This is the next spot in the book where the supernatural rears its head. Robert Jordan and Maria have just experienced something very strange while having sex – the "earth moved." If their first night together seemed supernatural, this just blew it out of the water. Pilar is very eager to pry into what their sex was like, almost as if she knows something happened. Once she's told what happens, Pilar is evidently familiar with it, and makes it into something supernatural (it only happens three times, yadda yadda). Given that Robert Jordan and Maria don't seem to have much of a clue what's going on with themselves, there might be an extra incentive to take seriously somebody who claims to.

When you get through with this war you might take up the study of women, he said to himself. You could start with Pilar. She has put in a pretty complicated day, if you ask me. She never brought in the gypsy stuff before. Except the hand, he thought. Yes, of course the hand. And I don't think she was faking about the hand. She wouldn't tell me what she saw, of course. Whatever she saw she believed in herself. But that proves nothing.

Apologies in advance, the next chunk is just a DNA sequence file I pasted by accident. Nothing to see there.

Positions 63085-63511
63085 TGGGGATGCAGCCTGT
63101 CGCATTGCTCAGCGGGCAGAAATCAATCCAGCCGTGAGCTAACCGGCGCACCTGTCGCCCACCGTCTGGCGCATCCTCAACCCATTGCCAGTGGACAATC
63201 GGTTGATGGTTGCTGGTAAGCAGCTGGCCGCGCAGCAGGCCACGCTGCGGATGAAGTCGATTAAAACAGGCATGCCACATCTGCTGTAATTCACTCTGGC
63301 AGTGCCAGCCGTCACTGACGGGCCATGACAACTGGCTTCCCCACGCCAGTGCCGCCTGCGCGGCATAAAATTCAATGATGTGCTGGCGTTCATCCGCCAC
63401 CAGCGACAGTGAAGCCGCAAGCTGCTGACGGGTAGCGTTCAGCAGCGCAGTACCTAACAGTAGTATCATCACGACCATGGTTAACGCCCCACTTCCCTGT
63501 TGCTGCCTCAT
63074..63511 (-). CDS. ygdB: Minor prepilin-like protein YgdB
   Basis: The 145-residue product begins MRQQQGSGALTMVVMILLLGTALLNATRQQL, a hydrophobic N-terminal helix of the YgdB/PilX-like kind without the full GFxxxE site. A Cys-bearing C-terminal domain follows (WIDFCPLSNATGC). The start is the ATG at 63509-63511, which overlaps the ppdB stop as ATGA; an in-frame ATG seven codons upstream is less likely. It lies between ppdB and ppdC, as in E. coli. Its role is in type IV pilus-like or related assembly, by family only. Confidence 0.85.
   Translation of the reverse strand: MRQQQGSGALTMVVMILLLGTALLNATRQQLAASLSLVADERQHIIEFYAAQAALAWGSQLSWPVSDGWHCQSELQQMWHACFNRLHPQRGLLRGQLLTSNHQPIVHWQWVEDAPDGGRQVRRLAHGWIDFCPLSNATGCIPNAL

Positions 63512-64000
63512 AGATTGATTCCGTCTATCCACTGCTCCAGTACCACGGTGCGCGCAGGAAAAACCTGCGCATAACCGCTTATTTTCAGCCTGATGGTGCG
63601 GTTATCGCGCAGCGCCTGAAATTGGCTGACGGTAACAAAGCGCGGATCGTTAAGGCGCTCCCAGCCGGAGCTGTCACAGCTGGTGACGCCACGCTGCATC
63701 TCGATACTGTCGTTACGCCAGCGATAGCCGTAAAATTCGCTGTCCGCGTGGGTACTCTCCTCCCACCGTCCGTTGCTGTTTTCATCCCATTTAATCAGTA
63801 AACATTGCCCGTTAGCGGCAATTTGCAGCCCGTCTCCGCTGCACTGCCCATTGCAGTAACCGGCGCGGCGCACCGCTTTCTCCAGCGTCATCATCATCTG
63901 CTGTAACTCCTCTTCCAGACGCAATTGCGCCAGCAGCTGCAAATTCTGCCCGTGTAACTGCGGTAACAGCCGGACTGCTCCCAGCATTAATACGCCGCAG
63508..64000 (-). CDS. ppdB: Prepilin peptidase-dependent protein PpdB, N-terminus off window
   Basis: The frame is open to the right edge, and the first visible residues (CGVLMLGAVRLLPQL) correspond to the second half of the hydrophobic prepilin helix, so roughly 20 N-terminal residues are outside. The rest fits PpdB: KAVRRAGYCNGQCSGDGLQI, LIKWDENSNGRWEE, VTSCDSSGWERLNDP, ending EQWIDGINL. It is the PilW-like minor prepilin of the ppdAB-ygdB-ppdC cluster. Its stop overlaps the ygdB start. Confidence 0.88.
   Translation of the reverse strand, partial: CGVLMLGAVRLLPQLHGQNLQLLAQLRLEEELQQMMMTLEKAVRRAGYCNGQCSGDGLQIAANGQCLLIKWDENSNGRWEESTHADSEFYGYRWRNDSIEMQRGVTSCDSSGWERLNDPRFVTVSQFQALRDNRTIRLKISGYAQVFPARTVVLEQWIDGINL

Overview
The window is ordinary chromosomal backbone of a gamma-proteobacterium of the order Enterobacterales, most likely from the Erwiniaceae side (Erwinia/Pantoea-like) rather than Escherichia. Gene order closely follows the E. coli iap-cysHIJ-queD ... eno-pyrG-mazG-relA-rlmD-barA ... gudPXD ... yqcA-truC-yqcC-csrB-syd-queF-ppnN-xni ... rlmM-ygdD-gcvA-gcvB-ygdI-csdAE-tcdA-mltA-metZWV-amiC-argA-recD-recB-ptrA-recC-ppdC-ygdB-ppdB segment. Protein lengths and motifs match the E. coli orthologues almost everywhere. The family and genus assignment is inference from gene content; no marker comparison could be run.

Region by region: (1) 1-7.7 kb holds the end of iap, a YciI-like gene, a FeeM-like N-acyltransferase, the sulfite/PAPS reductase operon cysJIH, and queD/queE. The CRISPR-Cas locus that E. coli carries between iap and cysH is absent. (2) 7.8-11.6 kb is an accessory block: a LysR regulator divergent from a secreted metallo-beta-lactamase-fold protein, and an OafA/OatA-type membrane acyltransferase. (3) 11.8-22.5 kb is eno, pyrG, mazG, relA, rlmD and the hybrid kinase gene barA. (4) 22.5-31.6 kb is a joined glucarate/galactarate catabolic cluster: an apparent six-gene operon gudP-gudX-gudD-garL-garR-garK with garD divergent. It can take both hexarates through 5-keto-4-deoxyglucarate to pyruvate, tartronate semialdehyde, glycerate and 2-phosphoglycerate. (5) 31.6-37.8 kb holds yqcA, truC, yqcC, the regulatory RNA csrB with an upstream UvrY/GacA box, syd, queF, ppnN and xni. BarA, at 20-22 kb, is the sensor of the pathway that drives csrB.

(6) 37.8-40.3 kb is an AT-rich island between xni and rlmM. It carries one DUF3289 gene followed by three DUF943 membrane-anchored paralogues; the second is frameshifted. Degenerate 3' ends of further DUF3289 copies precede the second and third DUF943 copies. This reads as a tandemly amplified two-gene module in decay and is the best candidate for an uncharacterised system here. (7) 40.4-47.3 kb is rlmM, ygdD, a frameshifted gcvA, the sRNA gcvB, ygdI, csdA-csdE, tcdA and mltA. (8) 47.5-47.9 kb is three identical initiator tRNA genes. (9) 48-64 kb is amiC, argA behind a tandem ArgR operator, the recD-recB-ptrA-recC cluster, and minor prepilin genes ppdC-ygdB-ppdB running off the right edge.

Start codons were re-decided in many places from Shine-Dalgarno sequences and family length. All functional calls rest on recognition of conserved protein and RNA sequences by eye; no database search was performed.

Pilar's status as "medium" of the supernatural is connected here to two aspects of her identity: she's part gypsy, and she's a woman. Is there something more "womanly" about believing in the supernatural? Robert Jordan also raises the question of whether she might be using her supposed knowledge of the supernatural to gain power over him and Maria, though he seems to take her original reading of the hand seriously.

"Sure," Pilar said to him, looking at the sky. "It will snow."

"Now? Almost in June?"

"Why not? These mountains do not know the names of the months. We are in the moon of May."

"It can't be snow," he said. "It can't snow."